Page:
Getting the right pH level. If the test results show the pH level of your soil is outside the recommended range, then the adjustment can be made with additives to the soil. If the soil is alkaline and has a higher than recommended pH level, sulfur is recommended to bring it back into range. If the pH level is low and the soil is more acid, then the application of lime will increase the pH accordingly.
Feeding the soil with nutrients will also promote healthy germination and seedling growth. A good quality lawn fertilizer will make sure there are enough nutrients in the soil for initial growth. Lawn starter fertilizers contain phosphorus, and some places have environmental restrictions on its use.
The consistency of the soil is important too. Soil that is very sandy, or dense with clay and compacted can both have an adverse effect on seed germination and the growth of your lawn. If you want a healthy lawn the soil should have sufficient aeration to contain the nutrients and moisture that grass needs to grow. Make sure the soil is as free from rocks as possible, and add some good compost to a depth of two or three inches before seeding. It’s not a bad idea to go over the area with a mechanical aerator. These can be hired from local home improvement or garden centers.
This is where advice from your garden center will be invaluable. You probably have a good idea of whether you are looking for a cool or a warm season grass seed. However, other factors come into play when choosing the best seed for your lawn. The amount of sunlight it will get, how shaded it might be, how much watering you able to do, all have some bearing on your choice of seed. Some seeds have been specially bred to conserve water and are drought resistant should you want to grow a lawn in an area where water is at a premium. There are also seeds formulated to live in the shade, and others for more varied sun conditions. Talk this through with the experts, so you get the best seed for your particular circumstances.
Once the surface has been smoothed and the soil prepared, it’s time to begin seeding. Each seed manufacturer has a recommended seed distribution rate. Getting this wrong and cause problems with the lawn such as bald patches or clumping. For small lawns of less than 5,000 sq ft (450m2), it’s best to use a drop spreader. As you probably realize this drops seeds in the path of the spreader as you walk over your lawn. It’s easy to use in tight spaces and gives accurate seeding.
For more extensive areas, a rotary or broadcast spreader is probably better. These come in handheld or walk-behind types, which both spread seed by uniformly fanning it out in all directions. They lack the accuracy you get with the drop spreader. Having spread your seed now, it is important to rake it into the soil, making sure it’s about a ¼ inch under the surface. Any deeper and the seeds will not get enough sunlight to germinate. Finally, run over the area with a roller to make sure the seeds have adequate soil contact.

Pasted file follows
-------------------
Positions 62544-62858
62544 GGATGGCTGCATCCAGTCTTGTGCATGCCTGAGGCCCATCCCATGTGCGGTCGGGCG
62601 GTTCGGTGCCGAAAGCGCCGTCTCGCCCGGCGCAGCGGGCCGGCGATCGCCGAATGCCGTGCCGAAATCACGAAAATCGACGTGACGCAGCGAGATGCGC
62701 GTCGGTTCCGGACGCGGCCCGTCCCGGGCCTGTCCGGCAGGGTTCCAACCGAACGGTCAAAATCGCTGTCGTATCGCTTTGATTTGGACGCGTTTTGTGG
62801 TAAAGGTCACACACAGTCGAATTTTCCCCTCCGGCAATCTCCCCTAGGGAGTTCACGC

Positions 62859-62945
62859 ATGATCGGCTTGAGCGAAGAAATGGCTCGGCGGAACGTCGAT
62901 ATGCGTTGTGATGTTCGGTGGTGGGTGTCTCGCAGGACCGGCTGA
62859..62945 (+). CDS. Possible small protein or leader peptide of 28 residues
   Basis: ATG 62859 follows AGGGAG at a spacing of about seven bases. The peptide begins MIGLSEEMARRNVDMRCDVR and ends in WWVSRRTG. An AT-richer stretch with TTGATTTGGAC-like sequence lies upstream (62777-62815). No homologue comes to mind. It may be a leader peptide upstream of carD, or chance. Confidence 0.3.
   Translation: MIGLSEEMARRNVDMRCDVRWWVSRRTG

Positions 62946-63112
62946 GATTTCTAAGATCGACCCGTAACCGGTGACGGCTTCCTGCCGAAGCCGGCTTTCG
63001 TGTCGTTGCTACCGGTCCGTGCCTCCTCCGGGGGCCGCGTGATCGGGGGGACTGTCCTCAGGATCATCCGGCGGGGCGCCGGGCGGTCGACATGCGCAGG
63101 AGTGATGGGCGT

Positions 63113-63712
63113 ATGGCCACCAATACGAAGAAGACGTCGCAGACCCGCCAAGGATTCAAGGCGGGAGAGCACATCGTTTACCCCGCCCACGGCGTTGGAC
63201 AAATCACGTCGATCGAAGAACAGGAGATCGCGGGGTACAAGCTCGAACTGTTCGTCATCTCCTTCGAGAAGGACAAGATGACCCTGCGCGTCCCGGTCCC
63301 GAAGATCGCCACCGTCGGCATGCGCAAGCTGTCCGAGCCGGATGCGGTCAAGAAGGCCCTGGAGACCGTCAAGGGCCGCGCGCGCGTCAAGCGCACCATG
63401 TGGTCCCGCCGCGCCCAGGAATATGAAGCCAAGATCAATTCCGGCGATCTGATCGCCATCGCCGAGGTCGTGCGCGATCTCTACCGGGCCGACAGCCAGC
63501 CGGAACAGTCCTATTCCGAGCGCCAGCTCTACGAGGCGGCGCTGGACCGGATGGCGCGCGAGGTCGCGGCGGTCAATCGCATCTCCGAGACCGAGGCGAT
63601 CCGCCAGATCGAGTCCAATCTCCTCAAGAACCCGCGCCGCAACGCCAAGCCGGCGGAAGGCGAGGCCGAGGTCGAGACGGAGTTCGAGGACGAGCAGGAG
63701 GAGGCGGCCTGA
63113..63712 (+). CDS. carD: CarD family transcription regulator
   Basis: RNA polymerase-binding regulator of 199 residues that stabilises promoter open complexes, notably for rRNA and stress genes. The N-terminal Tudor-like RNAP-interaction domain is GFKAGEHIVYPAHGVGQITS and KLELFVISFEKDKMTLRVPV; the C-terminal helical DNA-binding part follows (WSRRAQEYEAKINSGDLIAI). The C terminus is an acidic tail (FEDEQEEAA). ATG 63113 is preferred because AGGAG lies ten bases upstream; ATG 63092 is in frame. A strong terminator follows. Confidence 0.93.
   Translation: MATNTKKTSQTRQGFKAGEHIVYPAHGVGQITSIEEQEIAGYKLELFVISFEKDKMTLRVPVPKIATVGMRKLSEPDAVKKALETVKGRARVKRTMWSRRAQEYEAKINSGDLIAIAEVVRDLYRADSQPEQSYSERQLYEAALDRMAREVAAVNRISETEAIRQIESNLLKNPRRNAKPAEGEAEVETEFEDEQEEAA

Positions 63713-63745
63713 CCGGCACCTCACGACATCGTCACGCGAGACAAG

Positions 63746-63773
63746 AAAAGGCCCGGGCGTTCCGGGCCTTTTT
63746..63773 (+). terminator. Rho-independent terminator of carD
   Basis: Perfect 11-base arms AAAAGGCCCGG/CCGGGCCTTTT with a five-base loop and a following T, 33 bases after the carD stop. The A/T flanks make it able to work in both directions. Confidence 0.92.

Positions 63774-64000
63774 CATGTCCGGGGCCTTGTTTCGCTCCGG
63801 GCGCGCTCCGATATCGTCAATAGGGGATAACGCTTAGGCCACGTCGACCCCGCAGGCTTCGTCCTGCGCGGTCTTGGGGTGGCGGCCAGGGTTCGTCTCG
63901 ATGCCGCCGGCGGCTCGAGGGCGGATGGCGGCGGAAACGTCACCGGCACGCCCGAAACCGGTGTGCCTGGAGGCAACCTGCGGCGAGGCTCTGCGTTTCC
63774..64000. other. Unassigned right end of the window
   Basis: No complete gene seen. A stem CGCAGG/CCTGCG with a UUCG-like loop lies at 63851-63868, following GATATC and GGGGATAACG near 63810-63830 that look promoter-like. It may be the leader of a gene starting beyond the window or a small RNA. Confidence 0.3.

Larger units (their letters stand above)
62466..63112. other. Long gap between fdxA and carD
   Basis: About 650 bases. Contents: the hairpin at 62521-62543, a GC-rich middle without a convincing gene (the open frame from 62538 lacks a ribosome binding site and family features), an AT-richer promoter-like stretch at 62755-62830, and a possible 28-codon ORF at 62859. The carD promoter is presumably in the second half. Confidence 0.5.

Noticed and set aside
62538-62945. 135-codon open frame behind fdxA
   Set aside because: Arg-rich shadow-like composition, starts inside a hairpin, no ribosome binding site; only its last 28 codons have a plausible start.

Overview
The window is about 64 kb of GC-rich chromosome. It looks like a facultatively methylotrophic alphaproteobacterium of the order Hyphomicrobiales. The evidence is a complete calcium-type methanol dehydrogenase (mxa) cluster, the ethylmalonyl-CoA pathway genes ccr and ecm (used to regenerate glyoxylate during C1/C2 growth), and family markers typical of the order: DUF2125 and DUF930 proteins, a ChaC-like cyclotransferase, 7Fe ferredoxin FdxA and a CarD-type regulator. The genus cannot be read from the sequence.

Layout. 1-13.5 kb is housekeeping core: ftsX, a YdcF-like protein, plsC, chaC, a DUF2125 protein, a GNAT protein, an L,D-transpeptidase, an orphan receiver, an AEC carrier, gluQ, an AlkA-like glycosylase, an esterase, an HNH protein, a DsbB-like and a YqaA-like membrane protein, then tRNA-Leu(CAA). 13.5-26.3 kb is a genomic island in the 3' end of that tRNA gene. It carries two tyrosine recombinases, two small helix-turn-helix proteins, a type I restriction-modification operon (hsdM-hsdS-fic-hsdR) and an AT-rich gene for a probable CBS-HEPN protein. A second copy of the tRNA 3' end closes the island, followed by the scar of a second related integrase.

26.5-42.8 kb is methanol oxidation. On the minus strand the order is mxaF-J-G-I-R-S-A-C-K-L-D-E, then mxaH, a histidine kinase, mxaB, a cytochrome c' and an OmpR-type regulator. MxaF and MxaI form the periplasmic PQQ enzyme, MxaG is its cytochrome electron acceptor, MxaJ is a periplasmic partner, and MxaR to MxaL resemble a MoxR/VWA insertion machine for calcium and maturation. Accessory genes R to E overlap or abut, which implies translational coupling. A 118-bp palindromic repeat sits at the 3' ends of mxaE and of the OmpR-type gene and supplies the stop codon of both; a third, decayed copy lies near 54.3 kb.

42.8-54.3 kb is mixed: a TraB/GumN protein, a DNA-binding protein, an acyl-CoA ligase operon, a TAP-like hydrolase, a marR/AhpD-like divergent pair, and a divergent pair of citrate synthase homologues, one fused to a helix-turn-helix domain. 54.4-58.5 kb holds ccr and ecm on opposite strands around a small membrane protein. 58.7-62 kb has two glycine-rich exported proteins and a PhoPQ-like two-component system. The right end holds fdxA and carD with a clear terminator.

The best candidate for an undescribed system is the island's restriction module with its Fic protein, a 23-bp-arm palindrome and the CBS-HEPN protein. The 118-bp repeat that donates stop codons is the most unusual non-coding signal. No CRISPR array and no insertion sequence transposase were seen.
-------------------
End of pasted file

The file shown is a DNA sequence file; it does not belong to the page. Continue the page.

To successfully germinate grass seed getting the moisture balance right is very important. The soil should not be too soggy, and not dry out. The newly seeded areas should be given a light spray of water two or three times a day to keep the seeds moist and promote germination. If you see puddles on the soil surface, then it’s time to stop watering. As the grass germinates and seedlings begin to appear, the frequency of watering can be reduced and the quantity of water applied to increase. Once the grass is established, you can go over to a regular watering pattern for your part of the world.
The grass is not one of those plants that spring up overnight. Seed germination can take anything from five to 21 days to occur. After that, it could be anything between four and ten weeks before the root system is developed and established in the soil. Experienced gardeners suggest it can be a whole season before the grass is developed enough to take any regular foot traffic. When the seedlings are sprouting about an inch out of the ground look over the area. If there are any bare patches reseed, and repeat until you are happy with the thickness of the cover.
Only when your new grass has reached a height of 3 inches (8cm) is it ready for its first mowing. Each grass has a recommended mowing height so try and stick to it. In this first mow, try not to remove more than a third of the grass height, say about an inch. If you cut too much off at this time, you can stress the grass which in turn leads to problems with weed, weak growth, and at worst lawn disease. For cool season lawns, this first mow is not likely until the spring following planting. For proper growth using warm season grasses, wait until the following spring after planting as well. However, you can begin adding fertilizer about a month after germination for cool season grasses, but do not apply any later than November. For warm season planting, wait until the following spring. Try and avoid as much foot traffic in the early years of a new lawn so the grass can establish a good root system, and only water as needed to supplement the rainfall.
This is not a project that will show results overnight, as from start to finish you can expect to have a lawn in anything between six to twelve weeks depending upon your climate. Preparing the ground for your lawn will depend upon the size of the plot, but for most people, it can be achieved in a weekend. Seeding takes a few hours. The watering should be as 10-minute task a few times a day in the early days of your lawn growing, which will reduce as the grass become established. Fertilizing should take about an hour three to four times a year, depending upon the type of grass planted. Mowing can be done as required.